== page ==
Fake Medicine: A Global and Growing Nightmare

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(DGIwire) – The scourge of counterfeit medicine sales has invaded call centers in the Philippines. As recently reported in The Australian, a police raid on one call center in Manila uncovered a product manual that schooled operators about Viagra and other medicines, a script telling customers they would receive the highest standard of pharmaceutical care, and a handwritten ledger detailing feedback from U.S. callers.

It looked the same as any other call center, but was selling fake drugs, said chief inspector Jay Guillermo of the Philippine police’s cybercrime group. The center’s office was festooned with dollar signs strung from the ceiling and posters urging operators to “Keep calm and sell more.

As increasing numbers of people order and renew prescriptions online and over the phone, counterfeiters—like legitimate sellers—are turning to call centers for customer service, according to The Australian. That has brought the action to the Philippines, the world’s biggest employer of call-center operators—most offering legitimate services.

Like their legitimate counterparts, operators selling counterfeit pharmaceuticals take orders, renew prescriptions, answer questions and try to sell more products. Often, they make commissions from the sale of the drugs; they may not know they are pitching counterfeit products, The Australian reports.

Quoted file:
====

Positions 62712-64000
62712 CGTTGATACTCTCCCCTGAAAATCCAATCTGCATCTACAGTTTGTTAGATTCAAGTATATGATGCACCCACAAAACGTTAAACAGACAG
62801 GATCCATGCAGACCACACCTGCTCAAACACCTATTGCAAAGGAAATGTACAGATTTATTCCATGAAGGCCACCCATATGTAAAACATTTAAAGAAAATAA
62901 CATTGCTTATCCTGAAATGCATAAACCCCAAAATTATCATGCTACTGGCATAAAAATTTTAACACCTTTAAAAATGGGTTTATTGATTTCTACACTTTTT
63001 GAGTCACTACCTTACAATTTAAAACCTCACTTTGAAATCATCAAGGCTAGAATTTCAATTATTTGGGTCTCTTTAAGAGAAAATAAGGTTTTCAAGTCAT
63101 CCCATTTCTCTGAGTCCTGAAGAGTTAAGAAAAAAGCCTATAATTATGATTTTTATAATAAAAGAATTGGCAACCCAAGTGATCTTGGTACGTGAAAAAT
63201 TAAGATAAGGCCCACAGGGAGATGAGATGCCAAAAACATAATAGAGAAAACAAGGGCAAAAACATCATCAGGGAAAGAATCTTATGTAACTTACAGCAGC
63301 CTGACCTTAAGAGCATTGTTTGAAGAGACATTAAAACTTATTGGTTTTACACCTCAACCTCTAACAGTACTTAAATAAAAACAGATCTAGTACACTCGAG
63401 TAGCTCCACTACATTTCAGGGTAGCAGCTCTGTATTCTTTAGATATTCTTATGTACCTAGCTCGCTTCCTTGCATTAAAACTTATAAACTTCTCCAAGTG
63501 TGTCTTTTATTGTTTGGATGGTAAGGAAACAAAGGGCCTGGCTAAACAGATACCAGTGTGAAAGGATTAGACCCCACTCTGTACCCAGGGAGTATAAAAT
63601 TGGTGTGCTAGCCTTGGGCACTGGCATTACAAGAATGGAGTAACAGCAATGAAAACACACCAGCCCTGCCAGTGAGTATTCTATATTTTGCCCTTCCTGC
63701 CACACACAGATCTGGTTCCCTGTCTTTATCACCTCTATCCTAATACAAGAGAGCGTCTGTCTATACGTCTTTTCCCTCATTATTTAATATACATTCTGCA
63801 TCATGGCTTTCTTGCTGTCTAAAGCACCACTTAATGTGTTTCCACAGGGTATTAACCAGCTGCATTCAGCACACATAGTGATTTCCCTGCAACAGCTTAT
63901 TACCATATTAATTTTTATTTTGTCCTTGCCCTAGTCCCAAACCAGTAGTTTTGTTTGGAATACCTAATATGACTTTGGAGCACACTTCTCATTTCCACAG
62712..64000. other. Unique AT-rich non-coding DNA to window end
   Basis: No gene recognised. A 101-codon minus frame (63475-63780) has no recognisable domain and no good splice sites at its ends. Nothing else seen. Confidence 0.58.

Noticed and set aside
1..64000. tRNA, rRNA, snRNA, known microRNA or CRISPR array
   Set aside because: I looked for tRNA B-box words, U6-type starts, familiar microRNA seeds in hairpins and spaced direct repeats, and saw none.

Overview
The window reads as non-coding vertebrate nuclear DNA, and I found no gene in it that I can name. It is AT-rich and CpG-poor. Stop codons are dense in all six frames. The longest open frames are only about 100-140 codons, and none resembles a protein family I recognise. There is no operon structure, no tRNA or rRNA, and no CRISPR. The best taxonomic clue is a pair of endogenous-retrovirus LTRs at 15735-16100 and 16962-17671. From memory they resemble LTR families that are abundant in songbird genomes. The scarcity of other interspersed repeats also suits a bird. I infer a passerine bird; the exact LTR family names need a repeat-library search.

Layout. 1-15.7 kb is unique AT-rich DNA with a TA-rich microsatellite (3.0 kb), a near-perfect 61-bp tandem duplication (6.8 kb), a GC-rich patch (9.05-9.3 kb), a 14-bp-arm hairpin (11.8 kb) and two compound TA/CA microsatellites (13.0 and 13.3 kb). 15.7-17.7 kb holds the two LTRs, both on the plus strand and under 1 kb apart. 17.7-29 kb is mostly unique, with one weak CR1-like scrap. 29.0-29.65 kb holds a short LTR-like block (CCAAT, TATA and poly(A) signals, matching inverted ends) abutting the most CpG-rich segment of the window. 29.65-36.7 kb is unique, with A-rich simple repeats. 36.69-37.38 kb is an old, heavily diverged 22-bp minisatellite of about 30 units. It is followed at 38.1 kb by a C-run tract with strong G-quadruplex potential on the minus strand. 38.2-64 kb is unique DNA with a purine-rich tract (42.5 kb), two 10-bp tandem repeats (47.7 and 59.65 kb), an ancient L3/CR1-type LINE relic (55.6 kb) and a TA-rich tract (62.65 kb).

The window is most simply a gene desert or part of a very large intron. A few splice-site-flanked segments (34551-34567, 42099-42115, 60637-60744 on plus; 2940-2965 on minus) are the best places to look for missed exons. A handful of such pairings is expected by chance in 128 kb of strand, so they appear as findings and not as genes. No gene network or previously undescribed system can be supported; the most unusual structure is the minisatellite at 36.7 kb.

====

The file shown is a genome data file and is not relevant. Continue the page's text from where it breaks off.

Fake drugs are expected to generate $95 billion in global sales this year, up 26 percent from $75 billion in 2010, according to the Center for Medicine in the Public Interest, a New York-based research group.

Enter Applied DNA Sciences. Based in Stony Brook, NY, the company specializes in plant DNA-based markers for identification and tracking of a wide range of products, including pharmaceuticals.

“Our primary directive is the health and safety of the consumer,” says Applied DNA Sciences’ President and CEO, James A. Hayward, Ph.D. “We want to ensure that the right drugs get to the right people.” The company uses one-of-a-kind DNA sequencing on product packaging, which allows for simple scanning at each point of the chain of manufacture and distribution. Each product label is composed of unique plant DNA-based sequencing that is impossible to counterfeit.

Coupled with strong local policing to ensure that dangerous or counterfeit drugs do not reach the market, Applied DNA’s technology could go a long way toward eliminating the scourge of dangerous fake medications.

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